Transportation Secretary Ray LaHood announces a new national strategy for ending "distracted driving." He speaks to reporters about the project at the department's headquarters in Washington, DC.
According to the Secretary, "distracted driving is an epidemic on America's roadways." In a press release, Sec. LaHood states that some 3,092 people were killed, and around 416,000 were injured in 2010 by distracted drivers.
Secretary LaHood has had his eye of limiting cell phone use and texting by drivers since 2010, when he hosted national forums on distracted driving.
Some reporters following Sec. LaHood's distracted driver plans claim that he is in favor of a complete federal ban on the use of mobile phones in cars, including "hands-free" devices. This is the position of National Transportation Safety Board Chair Deborah Hersman.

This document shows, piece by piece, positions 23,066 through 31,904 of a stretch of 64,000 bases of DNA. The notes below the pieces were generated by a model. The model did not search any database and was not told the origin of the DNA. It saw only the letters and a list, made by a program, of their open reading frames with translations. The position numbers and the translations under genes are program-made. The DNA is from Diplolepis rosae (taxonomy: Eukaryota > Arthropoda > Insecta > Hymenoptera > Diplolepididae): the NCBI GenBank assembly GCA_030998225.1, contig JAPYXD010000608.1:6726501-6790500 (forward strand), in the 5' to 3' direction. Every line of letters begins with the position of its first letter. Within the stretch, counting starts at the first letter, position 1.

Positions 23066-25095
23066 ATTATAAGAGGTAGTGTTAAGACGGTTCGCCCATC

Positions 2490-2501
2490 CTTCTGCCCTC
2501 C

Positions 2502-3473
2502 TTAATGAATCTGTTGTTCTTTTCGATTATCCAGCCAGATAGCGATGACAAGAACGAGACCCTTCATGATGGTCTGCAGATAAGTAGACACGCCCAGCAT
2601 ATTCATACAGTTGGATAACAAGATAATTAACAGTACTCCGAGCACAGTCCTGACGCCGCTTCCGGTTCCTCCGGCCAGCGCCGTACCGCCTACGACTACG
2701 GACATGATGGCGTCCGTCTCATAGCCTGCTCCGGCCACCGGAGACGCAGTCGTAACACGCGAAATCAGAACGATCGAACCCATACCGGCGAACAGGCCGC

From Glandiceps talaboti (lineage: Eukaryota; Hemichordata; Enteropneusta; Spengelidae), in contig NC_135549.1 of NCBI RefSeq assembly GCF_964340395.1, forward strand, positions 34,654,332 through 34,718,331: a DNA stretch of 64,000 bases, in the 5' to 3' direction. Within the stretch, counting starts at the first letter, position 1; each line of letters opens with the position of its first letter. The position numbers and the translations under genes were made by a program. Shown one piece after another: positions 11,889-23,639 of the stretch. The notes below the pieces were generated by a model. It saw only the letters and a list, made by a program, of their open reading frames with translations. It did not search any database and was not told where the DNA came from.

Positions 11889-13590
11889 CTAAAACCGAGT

While Sec. LaHood to date has not called for a ban on mobile devices in cars, DoT recently issued guidelines on in-vehicle electronic devices for automobile manufacturers. They recommend that drivers should not be distracted for more than two seconds and that drivers should be completely stopped before using navigational devices or engaging in social networking sites.